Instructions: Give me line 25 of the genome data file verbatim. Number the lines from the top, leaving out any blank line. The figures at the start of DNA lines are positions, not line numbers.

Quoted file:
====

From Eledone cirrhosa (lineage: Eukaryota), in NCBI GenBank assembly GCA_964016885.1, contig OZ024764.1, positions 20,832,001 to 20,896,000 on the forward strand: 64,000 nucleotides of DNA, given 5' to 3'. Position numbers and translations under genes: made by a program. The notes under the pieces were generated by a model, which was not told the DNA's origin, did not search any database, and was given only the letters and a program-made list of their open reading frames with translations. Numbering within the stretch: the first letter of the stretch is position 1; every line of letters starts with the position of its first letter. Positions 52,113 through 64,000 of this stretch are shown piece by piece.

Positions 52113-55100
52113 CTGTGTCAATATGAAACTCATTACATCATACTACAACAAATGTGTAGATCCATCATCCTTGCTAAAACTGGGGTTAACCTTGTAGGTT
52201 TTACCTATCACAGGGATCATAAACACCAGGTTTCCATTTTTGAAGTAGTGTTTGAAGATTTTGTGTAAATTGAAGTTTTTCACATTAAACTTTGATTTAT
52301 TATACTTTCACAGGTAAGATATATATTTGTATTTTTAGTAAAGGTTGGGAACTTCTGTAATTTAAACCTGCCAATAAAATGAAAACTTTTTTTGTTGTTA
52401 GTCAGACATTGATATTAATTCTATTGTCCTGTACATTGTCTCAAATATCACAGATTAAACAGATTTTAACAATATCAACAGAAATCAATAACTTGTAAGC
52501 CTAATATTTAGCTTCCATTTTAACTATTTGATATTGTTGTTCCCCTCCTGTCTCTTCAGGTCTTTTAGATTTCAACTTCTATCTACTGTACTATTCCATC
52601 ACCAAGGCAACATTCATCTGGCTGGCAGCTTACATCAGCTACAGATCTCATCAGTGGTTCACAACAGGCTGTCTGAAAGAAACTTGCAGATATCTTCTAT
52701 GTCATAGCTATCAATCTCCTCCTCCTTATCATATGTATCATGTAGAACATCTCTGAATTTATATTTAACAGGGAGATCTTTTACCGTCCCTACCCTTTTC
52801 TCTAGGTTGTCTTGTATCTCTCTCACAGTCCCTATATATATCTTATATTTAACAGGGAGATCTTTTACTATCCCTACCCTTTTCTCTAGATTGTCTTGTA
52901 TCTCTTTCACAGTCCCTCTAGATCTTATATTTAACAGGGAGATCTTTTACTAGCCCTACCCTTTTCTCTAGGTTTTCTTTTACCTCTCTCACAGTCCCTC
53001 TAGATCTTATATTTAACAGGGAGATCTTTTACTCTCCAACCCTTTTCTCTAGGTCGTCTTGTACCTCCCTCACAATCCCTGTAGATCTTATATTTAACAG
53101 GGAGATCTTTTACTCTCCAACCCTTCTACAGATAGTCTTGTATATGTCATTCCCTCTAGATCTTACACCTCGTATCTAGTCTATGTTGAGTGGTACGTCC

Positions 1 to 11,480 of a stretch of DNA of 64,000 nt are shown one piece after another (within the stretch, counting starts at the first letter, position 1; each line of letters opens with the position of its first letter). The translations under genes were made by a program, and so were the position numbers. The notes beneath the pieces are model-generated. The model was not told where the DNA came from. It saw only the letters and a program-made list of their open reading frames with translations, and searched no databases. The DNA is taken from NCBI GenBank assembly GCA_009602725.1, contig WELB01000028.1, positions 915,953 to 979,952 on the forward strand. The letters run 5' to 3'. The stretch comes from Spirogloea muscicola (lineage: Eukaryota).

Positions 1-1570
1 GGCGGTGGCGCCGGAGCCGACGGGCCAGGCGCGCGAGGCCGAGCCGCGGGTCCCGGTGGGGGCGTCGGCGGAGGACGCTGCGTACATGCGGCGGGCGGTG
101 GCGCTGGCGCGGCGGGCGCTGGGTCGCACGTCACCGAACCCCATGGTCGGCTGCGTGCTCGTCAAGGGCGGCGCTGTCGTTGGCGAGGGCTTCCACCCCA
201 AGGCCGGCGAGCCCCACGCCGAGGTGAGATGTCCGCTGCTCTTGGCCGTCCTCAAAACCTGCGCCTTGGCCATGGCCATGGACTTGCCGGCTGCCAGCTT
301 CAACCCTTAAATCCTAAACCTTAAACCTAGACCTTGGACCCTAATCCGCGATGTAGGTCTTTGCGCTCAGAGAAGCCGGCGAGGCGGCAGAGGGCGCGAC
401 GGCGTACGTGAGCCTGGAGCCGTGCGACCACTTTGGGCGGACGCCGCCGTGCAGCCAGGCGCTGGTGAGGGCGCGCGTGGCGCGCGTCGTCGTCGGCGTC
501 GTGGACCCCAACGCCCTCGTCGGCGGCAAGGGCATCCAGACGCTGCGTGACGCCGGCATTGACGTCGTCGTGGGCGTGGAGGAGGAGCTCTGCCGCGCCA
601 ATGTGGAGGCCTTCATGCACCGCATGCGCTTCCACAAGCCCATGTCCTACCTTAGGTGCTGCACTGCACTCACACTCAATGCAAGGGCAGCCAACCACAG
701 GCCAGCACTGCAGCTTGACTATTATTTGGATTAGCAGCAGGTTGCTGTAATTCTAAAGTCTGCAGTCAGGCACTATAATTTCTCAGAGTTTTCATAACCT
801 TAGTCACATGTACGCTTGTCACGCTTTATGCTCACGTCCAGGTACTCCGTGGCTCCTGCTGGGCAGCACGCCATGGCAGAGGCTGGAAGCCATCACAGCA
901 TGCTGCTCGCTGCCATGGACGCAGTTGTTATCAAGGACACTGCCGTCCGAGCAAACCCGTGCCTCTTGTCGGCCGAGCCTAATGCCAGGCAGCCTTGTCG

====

901 TGCTGCTCGCTGCCATGGACGCAGTTGTTATCAAGGACACTGCCGTCCGAGCAAACCCGTGCCTCTTGTCGGCCGAGCCTAATGCCAGGCAGCCTTGTCG